For the third time in four years, Proposition 4 is a ballot measure which would endanger teens by mandating parental notification 48 hours in advance of a minor terminating a pregnancy. Read the official Prop 4 Summary, as well as the No on 4 Ballot Argument.
Parents rightfully want to be involved in their teenagers’ lives, and the good news is that most teens do go to their parents when faced with an unintended pregnancy. But in the real world, parental notification laws don’t work. No law can mandate family communication.
Who opposes Prop 4? Check out the coalition of organizations, doctors and parents who have joined together to protect teen safety and have endorsed “No on Prop 4,” including:
• California Nurses Association
• California Medical Association
• California Association of School Counselors
• California Teachers Association
• Planned Parenthood
Prop 4 creates dangerous barriers for a vulnerable teen going to a trusted adult such as a grandma or aunt for support.
Don’t be fooled by Prop 4’s inclusion of an “alternative family member notification” in this initiative. Prop 4 is not about “family involvement.”
Family notification is no more than a state-scripted form letter sent to another relative who may not live in the same town or state. Prop 4 contains no requirement for counseling and no requirement that the notified adult help her when she is in crisis. Prop 4 puts our most vulnerable teenagers in harms way.
To put it more bluntly, forced family notification is a lie. Right now, a scared pregnant teen can already go to a trusted aunt or an older sister. This law would close that option to her because, under Prop 4, if the teen chooses to go to another adult, her parents would be automatically reported to authorities and an investigation would ensue.
Our greatest responsibility is to protect the health and safety of our daughters. Their health and safety comes first.
The “judicial bypass” plan proposed in this law would mean that teens who don’t want to talk to their parents have the chance to go to court. However, judicial bypass is absurd.
A scared pregnant teen who can’t tell her parents isn’t going to navigate a crowded court system and reveal intimate details about her life to an unfamiliar judge. In states with judicial bypass exceptions the obstacles facing the teen are nearly insurmountable and force them to take matters into their own hands. She doesn’t need a judge; she needs a caring counselor and safe, quality medical care, without delay.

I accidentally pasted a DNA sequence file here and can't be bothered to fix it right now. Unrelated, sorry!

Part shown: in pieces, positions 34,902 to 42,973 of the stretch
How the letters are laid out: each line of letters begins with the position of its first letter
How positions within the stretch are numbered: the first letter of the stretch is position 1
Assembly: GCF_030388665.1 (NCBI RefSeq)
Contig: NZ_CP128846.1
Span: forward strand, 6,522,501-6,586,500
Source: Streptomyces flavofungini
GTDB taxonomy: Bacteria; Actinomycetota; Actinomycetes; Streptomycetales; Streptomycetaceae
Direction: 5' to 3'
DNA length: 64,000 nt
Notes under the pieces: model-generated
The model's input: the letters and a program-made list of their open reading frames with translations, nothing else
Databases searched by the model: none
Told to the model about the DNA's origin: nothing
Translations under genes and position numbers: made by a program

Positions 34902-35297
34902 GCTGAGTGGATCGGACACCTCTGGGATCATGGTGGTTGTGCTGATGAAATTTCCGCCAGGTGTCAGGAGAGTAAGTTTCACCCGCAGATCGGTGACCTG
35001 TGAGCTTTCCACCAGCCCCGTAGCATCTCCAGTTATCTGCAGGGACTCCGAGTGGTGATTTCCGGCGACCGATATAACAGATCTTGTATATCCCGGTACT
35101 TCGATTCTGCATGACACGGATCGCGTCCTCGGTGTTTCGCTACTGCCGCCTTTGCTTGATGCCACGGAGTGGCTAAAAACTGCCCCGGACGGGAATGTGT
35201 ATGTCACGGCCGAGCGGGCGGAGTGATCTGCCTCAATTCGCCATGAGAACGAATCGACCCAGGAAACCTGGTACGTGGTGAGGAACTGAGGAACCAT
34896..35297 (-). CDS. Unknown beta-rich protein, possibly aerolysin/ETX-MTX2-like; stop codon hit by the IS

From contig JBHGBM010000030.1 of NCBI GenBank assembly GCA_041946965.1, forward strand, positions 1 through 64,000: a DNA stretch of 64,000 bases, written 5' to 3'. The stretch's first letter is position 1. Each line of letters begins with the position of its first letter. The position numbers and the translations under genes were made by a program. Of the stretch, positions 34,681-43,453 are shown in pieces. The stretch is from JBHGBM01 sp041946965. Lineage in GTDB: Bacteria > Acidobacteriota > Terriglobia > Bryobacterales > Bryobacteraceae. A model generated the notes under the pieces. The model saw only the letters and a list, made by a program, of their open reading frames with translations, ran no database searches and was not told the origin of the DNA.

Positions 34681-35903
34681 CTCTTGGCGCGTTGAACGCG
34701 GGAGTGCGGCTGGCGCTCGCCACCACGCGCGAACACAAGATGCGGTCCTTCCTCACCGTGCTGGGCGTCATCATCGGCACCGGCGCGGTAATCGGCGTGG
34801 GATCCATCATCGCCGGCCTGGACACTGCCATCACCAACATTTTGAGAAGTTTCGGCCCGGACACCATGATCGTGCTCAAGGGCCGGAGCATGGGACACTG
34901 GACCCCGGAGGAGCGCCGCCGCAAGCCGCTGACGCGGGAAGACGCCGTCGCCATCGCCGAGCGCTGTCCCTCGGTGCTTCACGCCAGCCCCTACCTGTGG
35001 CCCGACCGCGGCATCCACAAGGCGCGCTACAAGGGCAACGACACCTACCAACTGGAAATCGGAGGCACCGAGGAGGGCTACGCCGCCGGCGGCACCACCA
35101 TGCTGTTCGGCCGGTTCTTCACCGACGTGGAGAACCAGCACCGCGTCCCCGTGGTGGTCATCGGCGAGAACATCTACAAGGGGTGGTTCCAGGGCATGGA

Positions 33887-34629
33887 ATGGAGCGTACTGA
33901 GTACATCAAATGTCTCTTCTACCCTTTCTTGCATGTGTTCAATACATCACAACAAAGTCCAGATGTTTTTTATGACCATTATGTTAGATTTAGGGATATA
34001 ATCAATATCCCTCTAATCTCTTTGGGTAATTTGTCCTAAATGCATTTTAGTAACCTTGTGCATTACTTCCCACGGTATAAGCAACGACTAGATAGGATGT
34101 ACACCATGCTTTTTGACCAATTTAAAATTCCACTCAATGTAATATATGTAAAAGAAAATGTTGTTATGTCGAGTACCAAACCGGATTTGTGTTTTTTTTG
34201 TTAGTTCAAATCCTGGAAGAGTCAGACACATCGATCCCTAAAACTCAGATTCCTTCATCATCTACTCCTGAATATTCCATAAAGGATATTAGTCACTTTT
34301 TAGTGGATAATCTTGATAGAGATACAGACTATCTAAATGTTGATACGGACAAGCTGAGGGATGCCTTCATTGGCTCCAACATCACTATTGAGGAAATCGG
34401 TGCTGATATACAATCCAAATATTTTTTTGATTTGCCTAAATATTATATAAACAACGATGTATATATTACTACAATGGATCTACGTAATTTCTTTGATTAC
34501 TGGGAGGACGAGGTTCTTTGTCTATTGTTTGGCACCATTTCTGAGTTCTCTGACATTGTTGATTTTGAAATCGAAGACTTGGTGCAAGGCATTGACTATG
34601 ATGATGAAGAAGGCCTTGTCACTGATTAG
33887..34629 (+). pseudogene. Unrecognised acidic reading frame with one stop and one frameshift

What might this judicial maze look like? Download Jane Goes to the Doctor, a PDF that illustrates the “options” available to a teen if Proposition 4 were in place. We follow Jane through the complex maze she would navigate through to get safe and legal medical care.
Prop 4 doesn’t make sense in the real world and falsely claims to address a problem that doesn’t exist.
The TRUTH about “Sarah”: Proposition 4 was supposedly named after a young teen “Sarah” who died of the tragic consequences of a botched abortion. All through last summer when the proponents were collecting signatures they pitched their new initiatives as “Sarah’s Law” — to protect teens just like Sarah…
In reality, it turns out there WAS NO “SARAH.”
Sarah is not who they claim she is and NOTHING in Prop. 4 would have prevented her tragic death in Texas in 1994. Her real name is Jammie Garcia Yanez-Villegas. She was a married mother from Texas. Proponents want you to believe that Prop. 4 would have prevented her death. It wouldn’t. Just like their absurd attacks against Planned Parenthood, proponents are exploiting “Sarah” to mislead voters. Prop. 4 would not have saved Jammie.
That’s why the San Jose Mercury News called Prop. 4 “the most deceptive measure on California’s ballot this fall.”
Research Related to Prop 4:
This Bixby Center brief defines what California can learn from other states in the area of mandated parental notification and consent laws. Nationwide research is compared to California showing that California leads the nation with a higher rate of parental communication about sexual activity and a steeper decline in adolescent pregnancy, birth, and abortion rates. It also draws conclusions about the dangerous actions teens are likely to take if parental notification is implemented in California.
Bixby Center for Reproductive Health Research & Policy, University of California, San Francisco “Adolescents & Parental Notification for Abortion” Sept 2008
In this Public Health Institute Policy Review, the Center for Research on Adolescent Health and Development outlines the implications of mandated parental notification laws.
Public Health Institute, Center for Research on Adolescent Health and Development, “No Time for Complacency – Policy Review” Fall 2008
The California Adolescent Health Collaborative put together a brief outlining how mandated parental notification laws create barriers to time-sensitive health care.
California Adolescent Health Collaborative, “Barriers to Care: Implications of Requiring Parental Involvement for California Minors Seeking Abortions” 2008
In this statement, the American Academy of Pediatrics (AAP) reaffirms its position that the rights of adolescents to confidential care when considering abortion should be protected. The statement presents a summary of pertinent current information related to the benefits and risks of legislation requiring mandatory parental involvement in an adolescent’s decision to obtain an abortion.
American Academy of Pediatrics, Committee on Adolescence, PEDIATRICS Vol 97 No. 5 May 1996 “The Adolescent’s Right to Confidential Care When Considering Abortion” May 1996